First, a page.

Giant lips the size of YOUR MOTHER’S sit plump and red in the middle of the stage as a misty video of a wet Kylie projects out to the audience. Feather-clad dancers pose dramatically as the intro tape draws to a heartstopping conclusion. As the lights come up, they reveal Ramsey’s Street’s most famous daughter casually lounging across those lips, seemingly unaware of the tumult erupting throughout Camden’s Roundhouse.
Desperate hands claw at the stage as she strolls past to the robust beat of ‘Wow’. She’s hitting her stride, the audience is in the palm of her hand, the atmosphere is heating up and now… costume change. She’s renowned for them, and if you expect her to spend the whole show in jeans and a t-shirt then you’re a tit. But they really kill the buzz. Her backing crew entertain with flexibility, stripping, and a dance-off between what looked like the world’s campest street cleaners, but it’s a piss-break for plenty. When she comes out after with a 7-foot head-dress it makes sense, but when it’s a simple top and shorts combo then you wonder if it was worth it.
The house-pop ‘On A Night Like This’ was a amplified by an incredible mesh of lasers that nailed the holiday-island club feel. It was a high point, and as Kylie’s hair was dramatically blown by a big fan, the Roundhouse felt like part of Kevin & Perry Go Large in the best way possible (no zit popping or sea pooping). These lasers were used in the intense techy climax of ‘Slow’, which followed immediately afterward. Kylie was gyrated around by an awfully flexible bloke who looked like her own personal playhuman.
A mild gripe that you could have would be the amount of singing she leaves for her backing singers in some choruses. During ‘Spinning Around’ there were only two where she sung a significant amount. We’re all aware that her bum-bum holds a place in the nation’s heart, The Sun even tried to get it heritage listed due to it being “an area of outstanding natural beauty”, but did she really need to be grabbing it instead of singing her career-saving hit? It doesn’t matter, nobody in the building cared. Her pipes were never in doubt, as proven by the giant ovation given to her staggering final note on ‘Your Disco Needs You’. Other than that, our only complaint is that with no Jason Donovan in the vicinity, we can’t see any reason why she didn’t ask us to sing ‘Especially For You’ with her rather than leaving it out of the set. We’d practiced and everything!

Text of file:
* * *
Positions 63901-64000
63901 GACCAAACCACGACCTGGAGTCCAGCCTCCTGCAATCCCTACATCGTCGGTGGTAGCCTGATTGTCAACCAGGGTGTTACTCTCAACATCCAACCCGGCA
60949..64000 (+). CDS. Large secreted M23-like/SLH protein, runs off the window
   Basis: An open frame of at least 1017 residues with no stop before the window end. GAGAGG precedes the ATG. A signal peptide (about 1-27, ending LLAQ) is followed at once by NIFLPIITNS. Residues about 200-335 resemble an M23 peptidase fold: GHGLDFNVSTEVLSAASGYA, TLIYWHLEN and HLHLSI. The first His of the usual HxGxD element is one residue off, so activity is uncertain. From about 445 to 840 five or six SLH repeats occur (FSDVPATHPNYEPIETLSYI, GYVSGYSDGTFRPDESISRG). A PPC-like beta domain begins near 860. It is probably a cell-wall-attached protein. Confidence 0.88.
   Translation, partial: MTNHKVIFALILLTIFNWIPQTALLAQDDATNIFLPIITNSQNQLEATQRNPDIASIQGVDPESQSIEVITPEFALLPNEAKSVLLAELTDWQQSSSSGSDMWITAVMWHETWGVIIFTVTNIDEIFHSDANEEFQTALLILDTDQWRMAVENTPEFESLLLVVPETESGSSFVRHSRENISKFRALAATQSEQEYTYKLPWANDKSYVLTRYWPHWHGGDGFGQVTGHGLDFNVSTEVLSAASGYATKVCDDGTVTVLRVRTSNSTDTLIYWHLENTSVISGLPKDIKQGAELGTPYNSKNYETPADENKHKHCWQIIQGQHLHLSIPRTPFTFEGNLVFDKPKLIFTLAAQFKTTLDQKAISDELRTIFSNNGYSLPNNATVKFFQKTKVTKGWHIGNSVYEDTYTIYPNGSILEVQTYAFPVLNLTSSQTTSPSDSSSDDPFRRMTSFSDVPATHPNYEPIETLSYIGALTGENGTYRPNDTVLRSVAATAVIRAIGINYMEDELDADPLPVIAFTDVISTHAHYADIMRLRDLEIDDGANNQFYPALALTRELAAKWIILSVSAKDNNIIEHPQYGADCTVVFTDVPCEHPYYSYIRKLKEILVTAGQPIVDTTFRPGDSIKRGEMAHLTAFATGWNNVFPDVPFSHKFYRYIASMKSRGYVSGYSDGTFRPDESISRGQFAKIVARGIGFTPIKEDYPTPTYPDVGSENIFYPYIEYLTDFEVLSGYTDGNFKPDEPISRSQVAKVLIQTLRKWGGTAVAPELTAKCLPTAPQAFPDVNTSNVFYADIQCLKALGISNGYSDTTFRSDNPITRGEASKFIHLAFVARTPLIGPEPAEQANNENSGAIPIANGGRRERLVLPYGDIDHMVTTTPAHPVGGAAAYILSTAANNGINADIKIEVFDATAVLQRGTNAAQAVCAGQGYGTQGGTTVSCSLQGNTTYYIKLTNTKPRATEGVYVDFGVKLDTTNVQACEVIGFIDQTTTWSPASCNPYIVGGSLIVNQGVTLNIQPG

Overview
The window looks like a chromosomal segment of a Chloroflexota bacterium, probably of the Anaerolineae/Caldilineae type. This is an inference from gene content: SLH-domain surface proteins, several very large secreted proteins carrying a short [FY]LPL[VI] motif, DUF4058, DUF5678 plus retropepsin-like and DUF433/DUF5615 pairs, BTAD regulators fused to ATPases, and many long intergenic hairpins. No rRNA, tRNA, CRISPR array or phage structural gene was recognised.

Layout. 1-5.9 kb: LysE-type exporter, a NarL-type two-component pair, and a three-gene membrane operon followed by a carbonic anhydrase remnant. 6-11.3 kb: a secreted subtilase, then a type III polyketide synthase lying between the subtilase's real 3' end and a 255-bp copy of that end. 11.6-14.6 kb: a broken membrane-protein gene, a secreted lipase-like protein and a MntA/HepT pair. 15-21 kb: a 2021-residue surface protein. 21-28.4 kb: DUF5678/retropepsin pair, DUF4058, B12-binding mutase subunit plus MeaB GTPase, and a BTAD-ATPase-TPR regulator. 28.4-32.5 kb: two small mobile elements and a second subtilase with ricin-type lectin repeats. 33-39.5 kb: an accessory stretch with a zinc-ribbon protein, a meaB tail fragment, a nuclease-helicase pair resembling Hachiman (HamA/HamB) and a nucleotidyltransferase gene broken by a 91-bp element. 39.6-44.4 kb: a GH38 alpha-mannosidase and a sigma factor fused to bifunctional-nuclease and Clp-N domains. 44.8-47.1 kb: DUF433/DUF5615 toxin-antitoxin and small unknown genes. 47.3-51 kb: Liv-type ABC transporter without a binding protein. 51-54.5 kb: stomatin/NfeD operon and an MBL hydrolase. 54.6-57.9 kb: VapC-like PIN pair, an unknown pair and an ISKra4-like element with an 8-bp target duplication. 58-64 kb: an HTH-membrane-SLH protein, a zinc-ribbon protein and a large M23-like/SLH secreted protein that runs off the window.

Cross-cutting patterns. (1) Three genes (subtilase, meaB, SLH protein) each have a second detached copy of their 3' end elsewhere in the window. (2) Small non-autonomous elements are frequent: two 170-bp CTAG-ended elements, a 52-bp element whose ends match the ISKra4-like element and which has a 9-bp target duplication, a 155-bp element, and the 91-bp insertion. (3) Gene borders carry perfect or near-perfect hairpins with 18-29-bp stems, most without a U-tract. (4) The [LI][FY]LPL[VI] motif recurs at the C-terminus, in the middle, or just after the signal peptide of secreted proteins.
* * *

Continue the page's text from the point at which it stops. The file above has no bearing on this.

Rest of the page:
Big white exercise balls are rolled on stage for ‘Sexercise’, which are writhed on in an unwholesomely suggestive manner. In fact, if you were a vicar watching it you would probably be sick. Meanwhile, on screen there are lean oil-laden torsos gyrating about and we’re pretty sure rimming was implied at one point. Or perhaps that was our filthy mind miserably failing some sort of Rorschach test? Whatever, the whole spectacle was clearly designed to encourage people to shove body parts into one another. Boosh, no complaints.
We don’t have any pictures of it. We’re not that sort of website (yet.)
The first track to get everyone in the building jumping was ‘Can’t Get You Out Of My Head’ with its hypnotic la la la la-la lalalas and infectious beat, while ‘All The Lovers’ lifted the communal atmosphere through the roof and ‘The Loco-motion’ fittingly ended the set in a venue that was once a railway engine shed. Her encouragement to get people doing the titular dance move to “respect the trains” that once ran through this building was just one example of the disarmingly engaging rapport she’s developed. The night was a solid outing and showed people exactly what to expect ahead of her upcoming arena gigs at The O2. Even the most hardened muso would need to be a staunch bore to not see the appeal, whether it’s their bag or not. It’s fun, dance-able pop and for the most part doesn’t try to be too much else. If that’s something you’re down with then we recommend it.
Photos: iTunes Festival, London 2014